Welcome to the first section of my discussion on Ms. Tourles’ book, Naturally Healthy Skin. As mentioned previously, I’ve divided my discussion of this chapter into three sections. For me, learning happens faster if I digest smaller bits at a time. It’s important that I learn the new terminologies and their functions.
Skin structure, the epidermis
Skin structure varies in thickness depending on its function. Skin is thickest on our feet and hands. After all, our feet and hands are the two body parts that we use most to sense our world. On the other hand, our thinnest skin is our eye lids. Our eyes are our very delicate; they would need a soft layer to protect them.
Skin is a complex organ because its functions are so varied. It protects us internally as well as externally. Within one square inch of our skin’s surface, our skin contains hair, sebaceous glands, nerves, blood vessels, sweat glands, cells, nerve endings, sensory cells, temperature sensing apparatuses.
Our skin is made up of three layers: epidermal, dermal, and subcutaneous. Within each of these layers are additional layers.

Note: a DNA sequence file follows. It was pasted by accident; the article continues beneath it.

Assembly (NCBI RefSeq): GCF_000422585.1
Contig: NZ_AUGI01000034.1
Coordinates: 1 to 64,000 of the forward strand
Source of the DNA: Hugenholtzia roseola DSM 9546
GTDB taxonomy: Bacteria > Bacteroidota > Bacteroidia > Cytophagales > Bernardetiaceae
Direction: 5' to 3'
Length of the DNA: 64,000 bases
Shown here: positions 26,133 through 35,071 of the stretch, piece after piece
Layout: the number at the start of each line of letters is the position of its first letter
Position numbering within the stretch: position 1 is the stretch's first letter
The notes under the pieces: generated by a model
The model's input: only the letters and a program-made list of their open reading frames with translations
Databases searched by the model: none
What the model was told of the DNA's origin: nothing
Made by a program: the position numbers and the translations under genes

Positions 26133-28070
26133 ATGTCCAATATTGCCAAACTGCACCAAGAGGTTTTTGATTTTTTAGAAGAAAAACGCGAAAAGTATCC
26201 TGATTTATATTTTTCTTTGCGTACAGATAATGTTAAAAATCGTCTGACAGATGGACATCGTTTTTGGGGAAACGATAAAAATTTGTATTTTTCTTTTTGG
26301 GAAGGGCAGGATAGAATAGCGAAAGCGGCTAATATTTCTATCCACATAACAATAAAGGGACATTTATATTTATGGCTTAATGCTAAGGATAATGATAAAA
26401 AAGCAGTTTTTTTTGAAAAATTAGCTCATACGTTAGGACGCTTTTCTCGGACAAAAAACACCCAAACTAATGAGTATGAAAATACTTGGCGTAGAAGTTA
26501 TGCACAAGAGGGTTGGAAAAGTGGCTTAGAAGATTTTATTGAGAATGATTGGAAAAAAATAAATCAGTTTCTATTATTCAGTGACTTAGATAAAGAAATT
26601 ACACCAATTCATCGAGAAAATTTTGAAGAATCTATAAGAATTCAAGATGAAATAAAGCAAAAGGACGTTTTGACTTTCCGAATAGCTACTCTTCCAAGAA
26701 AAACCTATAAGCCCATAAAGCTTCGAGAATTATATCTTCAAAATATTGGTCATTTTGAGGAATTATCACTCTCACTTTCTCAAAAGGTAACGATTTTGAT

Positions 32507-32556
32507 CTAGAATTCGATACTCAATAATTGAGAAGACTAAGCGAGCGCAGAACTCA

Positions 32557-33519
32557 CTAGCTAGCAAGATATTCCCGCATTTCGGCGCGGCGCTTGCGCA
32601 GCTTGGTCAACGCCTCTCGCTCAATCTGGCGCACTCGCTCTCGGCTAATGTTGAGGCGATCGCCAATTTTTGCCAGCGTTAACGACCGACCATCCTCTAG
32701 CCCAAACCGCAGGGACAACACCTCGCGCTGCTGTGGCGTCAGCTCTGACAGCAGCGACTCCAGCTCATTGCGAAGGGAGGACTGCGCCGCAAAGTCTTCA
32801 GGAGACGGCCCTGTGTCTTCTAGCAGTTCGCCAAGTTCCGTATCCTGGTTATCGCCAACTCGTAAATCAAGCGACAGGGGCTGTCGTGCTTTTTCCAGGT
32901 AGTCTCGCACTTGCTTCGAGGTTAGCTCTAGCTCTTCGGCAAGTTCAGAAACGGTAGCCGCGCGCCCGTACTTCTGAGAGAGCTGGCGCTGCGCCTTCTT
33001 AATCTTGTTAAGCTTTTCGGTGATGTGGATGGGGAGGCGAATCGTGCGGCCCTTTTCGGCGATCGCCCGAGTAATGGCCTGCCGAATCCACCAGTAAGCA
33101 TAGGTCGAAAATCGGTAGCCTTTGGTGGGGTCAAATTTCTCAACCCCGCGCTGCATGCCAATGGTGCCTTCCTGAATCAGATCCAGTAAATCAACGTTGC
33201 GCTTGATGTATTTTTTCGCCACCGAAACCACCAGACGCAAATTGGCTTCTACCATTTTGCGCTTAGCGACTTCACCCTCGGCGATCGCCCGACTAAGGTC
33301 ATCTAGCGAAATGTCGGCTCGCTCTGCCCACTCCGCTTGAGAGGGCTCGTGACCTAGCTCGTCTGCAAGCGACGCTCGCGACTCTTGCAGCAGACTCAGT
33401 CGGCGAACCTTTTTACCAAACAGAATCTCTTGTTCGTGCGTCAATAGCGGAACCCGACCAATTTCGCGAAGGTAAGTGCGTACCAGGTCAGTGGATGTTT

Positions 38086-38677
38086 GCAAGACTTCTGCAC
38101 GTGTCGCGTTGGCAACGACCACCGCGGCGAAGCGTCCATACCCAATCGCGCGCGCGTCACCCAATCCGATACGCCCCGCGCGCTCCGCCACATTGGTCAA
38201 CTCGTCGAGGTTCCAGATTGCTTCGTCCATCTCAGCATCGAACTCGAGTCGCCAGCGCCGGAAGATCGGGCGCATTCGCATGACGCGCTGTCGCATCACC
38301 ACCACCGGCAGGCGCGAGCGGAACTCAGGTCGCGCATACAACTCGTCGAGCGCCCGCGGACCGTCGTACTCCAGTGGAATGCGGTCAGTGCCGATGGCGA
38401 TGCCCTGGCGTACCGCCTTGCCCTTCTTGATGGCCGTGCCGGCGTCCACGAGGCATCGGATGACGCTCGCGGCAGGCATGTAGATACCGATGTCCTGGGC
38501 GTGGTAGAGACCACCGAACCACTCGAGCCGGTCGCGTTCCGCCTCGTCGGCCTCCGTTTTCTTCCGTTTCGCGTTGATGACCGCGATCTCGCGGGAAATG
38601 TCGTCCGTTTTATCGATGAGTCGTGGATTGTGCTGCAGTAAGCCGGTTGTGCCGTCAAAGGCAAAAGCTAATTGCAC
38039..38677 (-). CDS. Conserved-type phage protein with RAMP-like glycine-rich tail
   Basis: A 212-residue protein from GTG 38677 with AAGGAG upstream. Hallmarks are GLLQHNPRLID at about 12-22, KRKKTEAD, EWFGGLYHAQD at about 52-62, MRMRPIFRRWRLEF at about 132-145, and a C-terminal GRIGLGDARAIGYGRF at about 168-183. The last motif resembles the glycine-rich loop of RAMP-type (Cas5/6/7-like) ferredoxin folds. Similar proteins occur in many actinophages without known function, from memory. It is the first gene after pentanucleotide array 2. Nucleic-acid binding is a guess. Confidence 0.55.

The epidermis contains five layers:
- Stratum corneum is our outermost layer of skin composed of large, plate-like envelopes filled with keratin, which are dead cells that have migrated up from the stratum granulosum; this layer protects us from environmental elements and helps keep our skin hydrated by preventing water evaporation.
- Stratum lucidum is found throughout the body but is thickest in the soles of our feet and in the palms of our hands; it is composed of between three to five layers of keratinocytes, (forms the keratin layer that protects the skin and underlying tissue from environmental damage such as heat, UV radiation and water loss).
- Stratum granulosum (or granular layer) keratinocytes are called granules that contain keratohyalin (a protein that may promote aggregation and cross-linking of the keratin fibers).
- Stratum spinosum also called ‘prickle-cell’ due to its spiny appearance creates a hydrophobic barrier that prevents dehydration.
- Stratum basale, the deepest layer of the epidermis, is a continuous layer of cells, considered the stem cells of the epidermis, are proliferate and create ‘daughter’ cells that migrate
The photograph below shows the different layers.
Skin structure, its dermis and subcutaneous will be in my next blog.